knows when the Great Chief Above will overturn the mountains.

But we do know this:  the spirits will return only to the remains of people who in life kept the beliefs of their grandfathers.  Only their bones will be
preserved under the mountains.
Legend of the Lost Salmon

A Yakima Legend
This story is about when the people ignored the directions of the Creator about caring for the salmon, the salmon disappeared.  All of their attempts to
bring the salmon back failed until Snake used his powers to revive the salmon.  The people were not fooled by Coyote's pretentious effort to revive the
salmon.

The Creator taught the people how to care for this food which was created especially for them.  He said, "Do not neglect this food.  Be careful that you
do not break the rules in taking care of this salmon.  Do not take more than you need."  He told them if they observed these rules, the salmon would
multiply several times over as long as they lived.

At first the people diligently obeyed the rules, and they lived happily without problems.  All along the river there were different bands of people living in
their  fishing villages, busy catching and drying their supply of salmon.

But one day something strange happened.  The people became careless and they neglected to follow the instructions made by the Creator.  They
became greedy.  They did not take of the salmon.  They let them go to waste when they caught more than they needed for their families.  They would
not listen to the advice from those who were trying to follow the rules.  Suddenly the salmon disappeared.

When the salmon were no longer coming up the stream for the people to catch everybody frantically searched the rivers, but all in vain.  There was not
one salmon left to be found.  Soon they became hungry, their little children were crying and the old people were forced to beg for food.

One day, while they were searching the river, they found a dead salmon lying on the bank of the river.  They stared down at it in disbelief when they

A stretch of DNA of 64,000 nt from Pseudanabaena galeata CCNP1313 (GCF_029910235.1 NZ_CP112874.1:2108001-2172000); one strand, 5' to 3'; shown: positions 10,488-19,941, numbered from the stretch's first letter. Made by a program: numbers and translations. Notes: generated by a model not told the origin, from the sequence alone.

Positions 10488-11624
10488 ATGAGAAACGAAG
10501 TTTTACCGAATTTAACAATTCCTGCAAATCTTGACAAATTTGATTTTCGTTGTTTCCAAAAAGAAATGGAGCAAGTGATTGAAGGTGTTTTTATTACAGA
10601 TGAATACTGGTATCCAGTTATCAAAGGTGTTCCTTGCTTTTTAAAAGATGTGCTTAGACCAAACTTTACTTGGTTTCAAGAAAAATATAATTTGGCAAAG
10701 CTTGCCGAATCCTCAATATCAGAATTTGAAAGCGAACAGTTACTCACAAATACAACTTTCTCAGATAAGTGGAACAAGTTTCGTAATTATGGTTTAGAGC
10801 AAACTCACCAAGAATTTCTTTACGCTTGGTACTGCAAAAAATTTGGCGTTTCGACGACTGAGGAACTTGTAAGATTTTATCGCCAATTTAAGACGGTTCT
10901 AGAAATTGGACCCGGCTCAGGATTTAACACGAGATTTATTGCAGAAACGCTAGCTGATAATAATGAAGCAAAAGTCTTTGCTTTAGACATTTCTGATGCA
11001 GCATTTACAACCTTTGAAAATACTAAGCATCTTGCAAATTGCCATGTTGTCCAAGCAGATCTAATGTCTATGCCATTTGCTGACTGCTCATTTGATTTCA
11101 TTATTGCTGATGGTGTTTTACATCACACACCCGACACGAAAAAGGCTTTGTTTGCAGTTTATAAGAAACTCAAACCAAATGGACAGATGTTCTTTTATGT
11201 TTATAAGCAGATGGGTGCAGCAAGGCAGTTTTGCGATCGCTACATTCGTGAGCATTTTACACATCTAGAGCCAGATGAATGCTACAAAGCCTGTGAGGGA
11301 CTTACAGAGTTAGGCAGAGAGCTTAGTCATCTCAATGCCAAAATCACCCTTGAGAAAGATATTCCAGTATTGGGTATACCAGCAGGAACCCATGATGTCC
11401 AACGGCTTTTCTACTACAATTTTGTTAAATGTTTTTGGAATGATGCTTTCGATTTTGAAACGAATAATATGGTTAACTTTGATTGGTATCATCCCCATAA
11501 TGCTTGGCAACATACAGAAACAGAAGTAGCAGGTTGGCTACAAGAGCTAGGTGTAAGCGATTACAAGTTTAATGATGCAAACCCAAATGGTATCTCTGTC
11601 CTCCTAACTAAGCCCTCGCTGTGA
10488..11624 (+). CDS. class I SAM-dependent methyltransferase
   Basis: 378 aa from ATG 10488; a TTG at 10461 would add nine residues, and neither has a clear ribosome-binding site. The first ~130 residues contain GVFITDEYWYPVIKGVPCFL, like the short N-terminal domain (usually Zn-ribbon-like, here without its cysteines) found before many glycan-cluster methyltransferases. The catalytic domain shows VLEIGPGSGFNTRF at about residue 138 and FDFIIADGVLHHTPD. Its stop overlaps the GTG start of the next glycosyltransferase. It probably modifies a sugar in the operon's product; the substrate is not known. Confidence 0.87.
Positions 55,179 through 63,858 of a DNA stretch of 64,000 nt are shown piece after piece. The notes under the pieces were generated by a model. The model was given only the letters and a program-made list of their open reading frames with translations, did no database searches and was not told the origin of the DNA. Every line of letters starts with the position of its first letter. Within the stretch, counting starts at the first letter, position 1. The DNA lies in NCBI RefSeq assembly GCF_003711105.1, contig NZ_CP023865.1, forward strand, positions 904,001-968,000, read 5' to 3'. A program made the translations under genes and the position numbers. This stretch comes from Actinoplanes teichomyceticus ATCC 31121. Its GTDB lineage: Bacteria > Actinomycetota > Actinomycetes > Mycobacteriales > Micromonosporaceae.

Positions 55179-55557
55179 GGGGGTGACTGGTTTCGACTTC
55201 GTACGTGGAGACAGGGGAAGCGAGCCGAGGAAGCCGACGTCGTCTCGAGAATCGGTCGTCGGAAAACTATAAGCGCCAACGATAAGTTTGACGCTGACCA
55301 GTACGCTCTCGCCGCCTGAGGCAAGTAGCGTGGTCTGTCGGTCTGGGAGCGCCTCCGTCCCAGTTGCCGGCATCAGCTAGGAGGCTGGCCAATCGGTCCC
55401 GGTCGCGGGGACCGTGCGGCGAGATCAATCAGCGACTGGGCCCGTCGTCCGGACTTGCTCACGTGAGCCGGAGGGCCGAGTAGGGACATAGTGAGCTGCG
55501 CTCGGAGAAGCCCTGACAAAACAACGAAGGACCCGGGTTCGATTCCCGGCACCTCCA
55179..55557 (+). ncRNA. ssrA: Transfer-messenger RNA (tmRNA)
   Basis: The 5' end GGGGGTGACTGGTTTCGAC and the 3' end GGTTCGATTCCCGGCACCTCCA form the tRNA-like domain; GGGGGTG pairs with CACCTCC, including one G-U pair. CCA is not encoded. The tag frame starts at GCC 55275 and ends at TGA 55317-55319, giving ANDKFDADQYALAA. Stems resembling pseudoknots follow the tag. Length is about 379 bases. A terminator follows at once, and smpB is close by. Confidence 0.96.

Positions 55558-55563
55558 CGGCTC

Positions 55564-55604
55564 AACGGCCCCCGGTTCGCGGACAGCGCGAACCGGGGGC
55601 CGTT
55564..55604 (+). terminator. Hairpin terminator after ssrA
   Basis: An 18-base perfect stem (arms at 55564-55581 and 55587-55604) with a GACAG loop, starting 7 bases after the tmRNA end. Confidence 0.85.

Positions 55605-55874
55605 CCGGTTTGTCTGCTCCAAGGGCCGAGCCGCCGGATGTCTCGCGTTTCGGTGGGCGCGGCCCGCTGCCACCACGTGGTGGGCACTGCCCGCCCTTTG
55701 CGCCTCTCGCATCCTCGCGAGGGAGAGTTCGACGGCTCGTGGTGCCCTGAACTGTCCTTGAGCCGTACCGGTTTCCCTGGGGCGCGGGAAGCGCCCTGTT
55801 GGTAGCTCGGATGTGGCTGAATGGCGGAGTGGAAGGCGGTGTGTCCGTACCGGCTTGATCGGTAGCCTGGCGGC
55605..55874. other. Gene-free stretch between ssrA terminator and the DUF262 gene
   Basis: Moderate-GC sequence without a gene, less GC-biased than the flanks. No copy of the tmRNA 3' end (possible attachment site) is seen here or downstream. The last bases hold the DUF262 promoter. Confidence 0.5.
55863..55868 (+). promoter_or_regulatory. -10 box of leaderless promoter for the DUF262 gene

realized what had happened.  They began to cry out in shame and lament their mistakes, "If we are given one more chance, we will do better.  If only
we could awaken this salmon, the other salmon might come up the stream."

The people called a council and they talked about how they could give life back to the salmon.  In legendary times those with supernatural powers
could revive a lifeless creature by stepping over it five times.  The people tried to use their own spiritual powers to revive the salmon.  One by one they
each stepped over the salmon five times, but to no avail.

There was a recluse named Old Man Rattlesnake.  He never went anywhere always staying off by himself.  He was very ancient and all the people
called him "Grandfather".  Somebody said, "Let's ask Grandfather to help us!  He is a powerful man.  Let him revive the salmon!"  A messenger was
sent.  "Oh, Grandfather, would you come and help us revive the salmon?  Everybody has failed."  Old Man Rattlesnake listened and said, "What makes
you think I am capable of reviving this lone salmon after everybody else has failed?  I am an old man, how do you expect an old man like me to
possess powers to do the impossible!"  the messenger was sad.  "You are our last hope.  Please help us Grandfather."  Finally Old Man Rattlesnake
agreed, "I will do my best."  He was so old it was very painful for him to move fast.  He moved ever so slowly and it seemed like such a long way for
one so old.

While Grandfather was on his way, Coyote tried desperately, using all his wily skills to convince the people he possessed supernatural powers.  He
was thinking to himself, "If I revive this salmon, I will be a very famous person."  He stepped over it four times, and just as he was stepping over the
fifth time, he pushed the salmon with the tip of his toe to make it appear as though it moved.  He announced loudly, "Oh, look, my people, I made the
salmon come to life.  Did you see it move?"  But the people were wise to the ways of Coyote and they paid him no attention.